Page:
Fortunately the Department of Transport has issued an exemption for mobility scooters given the fact they are considered and classed as class 2 invalid carriages which are for limited road use.
A Class 3 vehicle is not legally defined as a motor vehicle and, therefore, the user is not required to have a driving licence or to take a test. The vehicles themselves are not subject to Vehicle Excise Duty (‘road tax’) or mandatory insurance requirements. However, they need to be registered with DVLA and display a ‘nil duty’ tax disc.
The law also states that a Class 3 vehicle can only be used by a disabled person aged 14 or over, or by an able-bodied person who is demonstrating a vehicle before sale, training a disabled user or taking the vehicle to or from a place for maintenance or repair.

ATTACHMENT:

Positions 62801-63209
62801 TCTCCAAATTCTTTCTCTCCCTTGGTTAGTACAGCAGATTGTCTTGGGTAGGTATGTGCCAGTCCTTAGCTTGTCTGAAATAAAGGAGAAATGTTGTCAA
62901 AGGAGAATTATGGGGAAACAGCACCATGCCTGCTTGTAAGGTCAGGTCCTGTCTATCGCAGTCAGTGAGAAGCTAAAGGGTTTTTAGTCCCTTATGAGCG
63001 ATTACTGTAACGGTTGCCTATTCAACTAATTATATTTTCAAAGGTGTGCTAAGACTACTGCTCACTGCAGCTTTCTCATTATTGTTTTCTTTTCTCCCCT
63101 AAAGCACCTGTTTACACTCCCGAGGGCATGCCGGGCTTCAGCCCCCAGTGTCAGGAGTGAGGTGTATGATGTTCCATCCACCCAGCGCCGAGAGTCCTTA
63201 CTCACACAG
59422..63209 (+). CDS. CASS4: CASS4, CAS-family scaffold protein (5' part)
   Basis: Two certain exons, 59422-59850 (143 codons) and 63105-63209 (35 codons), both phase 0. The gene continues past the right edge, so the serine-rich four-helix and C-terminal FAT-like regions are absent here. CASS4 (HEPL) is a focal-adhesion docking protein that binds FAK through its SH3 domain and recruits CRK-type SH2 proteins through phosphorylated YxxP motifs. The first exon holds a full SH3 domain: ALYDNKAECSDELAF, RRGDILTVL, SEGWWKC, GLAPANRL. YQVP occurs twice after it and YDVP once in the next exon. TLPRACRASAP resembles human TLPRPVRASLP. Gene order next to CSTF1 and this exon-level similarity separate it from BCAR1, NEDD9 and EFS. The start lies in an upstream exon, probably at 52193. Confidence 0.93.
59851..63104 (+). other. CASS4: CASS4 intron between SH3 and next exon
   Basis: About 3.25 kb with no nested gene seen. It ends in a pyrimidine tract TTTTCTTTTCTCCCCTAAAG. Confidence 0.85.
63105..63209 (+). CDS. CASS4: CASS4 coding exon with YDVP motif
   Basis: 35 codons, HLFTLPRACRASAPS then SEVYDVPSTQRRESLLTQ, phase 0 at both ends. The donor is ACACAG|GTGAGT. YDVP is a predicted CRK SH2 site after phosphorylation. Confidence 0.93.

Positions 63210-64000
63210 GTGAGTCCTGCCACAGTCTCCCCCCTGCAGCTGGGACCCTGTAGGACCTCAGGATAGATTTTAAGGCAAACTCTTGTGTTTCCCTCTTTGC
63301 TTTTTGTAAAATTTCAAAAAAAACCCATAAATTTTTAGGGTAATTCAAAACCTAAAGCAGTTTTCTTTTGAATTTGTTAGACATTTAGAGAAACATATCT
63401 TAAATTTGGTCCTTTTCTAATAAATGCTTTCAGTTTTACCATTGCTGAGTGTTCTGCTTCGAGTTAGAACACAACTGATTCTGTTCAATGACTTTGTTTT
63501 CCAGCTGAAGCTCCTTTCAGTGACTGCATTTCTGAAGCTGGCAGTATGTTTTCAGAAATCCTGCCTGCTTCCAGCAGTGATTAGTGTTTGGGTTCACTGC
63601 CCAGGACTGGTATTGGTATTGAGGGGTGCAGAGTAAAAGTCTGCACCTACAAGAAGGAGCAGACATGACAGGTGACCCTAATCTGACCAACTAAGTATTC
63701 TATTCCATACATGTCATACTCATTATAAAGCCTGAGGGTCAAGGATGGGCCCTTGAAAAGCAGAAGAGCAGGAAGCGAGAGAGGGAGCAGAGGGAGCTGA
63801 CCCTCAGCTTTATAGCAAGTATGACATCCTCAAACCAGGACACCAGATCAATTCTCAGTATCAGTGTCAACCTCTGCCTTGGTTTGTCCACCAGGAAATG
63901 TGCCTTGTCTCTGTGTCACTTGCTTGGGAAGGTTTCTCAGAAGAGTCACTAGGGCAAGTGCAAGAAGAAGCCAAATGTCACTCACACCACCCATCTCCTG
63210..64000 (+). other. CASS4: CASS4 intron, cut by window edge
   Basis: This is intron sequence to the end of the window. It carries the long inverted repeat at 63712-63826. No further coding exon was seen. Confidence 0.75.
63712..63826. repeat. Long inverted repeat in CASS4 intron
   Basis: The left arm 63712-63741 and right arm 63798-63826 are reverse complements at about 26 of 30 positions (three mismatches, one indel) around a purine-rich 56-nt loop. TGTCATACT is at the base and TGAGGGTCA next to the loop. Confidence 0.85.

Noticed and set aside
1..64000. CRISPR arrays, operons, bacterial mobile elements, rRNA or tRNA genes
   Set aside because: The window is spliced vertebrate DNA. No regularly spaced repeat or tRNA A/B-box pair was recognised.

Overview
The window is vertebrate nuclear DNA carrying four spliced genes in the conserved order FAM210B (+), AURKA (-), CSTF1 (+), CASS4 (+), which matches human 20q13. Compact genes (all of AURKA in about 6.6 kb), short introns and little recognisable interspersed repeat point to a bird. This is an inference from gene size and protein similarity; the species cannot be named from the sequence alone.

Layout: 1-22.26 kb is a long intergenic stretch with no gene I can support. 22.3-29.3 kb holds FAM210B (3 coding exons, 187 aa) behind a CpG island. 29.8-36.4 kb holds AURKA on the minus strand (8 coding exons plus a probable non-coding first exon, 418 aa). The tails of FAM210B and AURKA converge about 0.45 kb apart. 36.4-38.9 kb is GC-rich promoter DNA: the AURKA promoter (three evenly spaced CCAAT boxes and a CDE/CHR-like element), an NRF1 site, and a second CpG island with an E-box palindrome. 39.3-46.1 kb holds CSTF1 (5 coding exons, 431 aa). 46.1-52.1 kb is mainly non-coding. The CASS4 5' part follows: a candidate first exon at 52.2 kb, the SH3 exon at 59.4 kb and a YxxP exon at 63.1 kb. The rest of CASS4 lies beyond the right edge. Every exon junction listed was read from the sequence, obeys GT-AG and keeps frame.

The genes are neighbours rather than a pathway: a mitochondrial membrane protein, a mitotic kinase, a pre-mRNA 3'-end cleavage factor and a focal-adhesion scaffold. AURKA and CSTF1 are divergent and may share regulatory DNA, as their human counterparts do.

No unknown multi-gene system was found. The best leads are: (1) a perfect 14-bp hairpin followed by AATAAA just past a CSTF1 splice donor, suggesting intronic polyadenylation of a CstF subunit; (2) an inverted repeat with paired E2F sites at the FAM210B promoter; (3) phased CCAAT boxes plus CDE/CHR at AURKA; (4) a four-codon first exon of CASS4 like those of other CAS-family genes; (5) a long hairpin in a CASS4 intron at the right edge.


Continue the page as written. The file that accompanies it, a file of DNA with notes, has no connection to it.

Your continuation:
The mobility scooter vehicle must have certain construction features otherwise you risk prosecution by the police, these include:
- Maximum unladen weight of 150 kg (330 lbs);
- Maximum width of 0.85 metres (2’9″);
- Device to limit its speed to 6.4 km/h (4 mph);
- Maximum speed of 12.8 km/h (8 mph);
- An efficient braking system;
- Front and rear lights and reflectors, and direction indicator which are able to operate as a hazard warning signal;
- Audible warning instrument (horn);
- Rear view mirror;
- Amber flashing light if a 4-wheeled vehicle is used on a dual carriageway.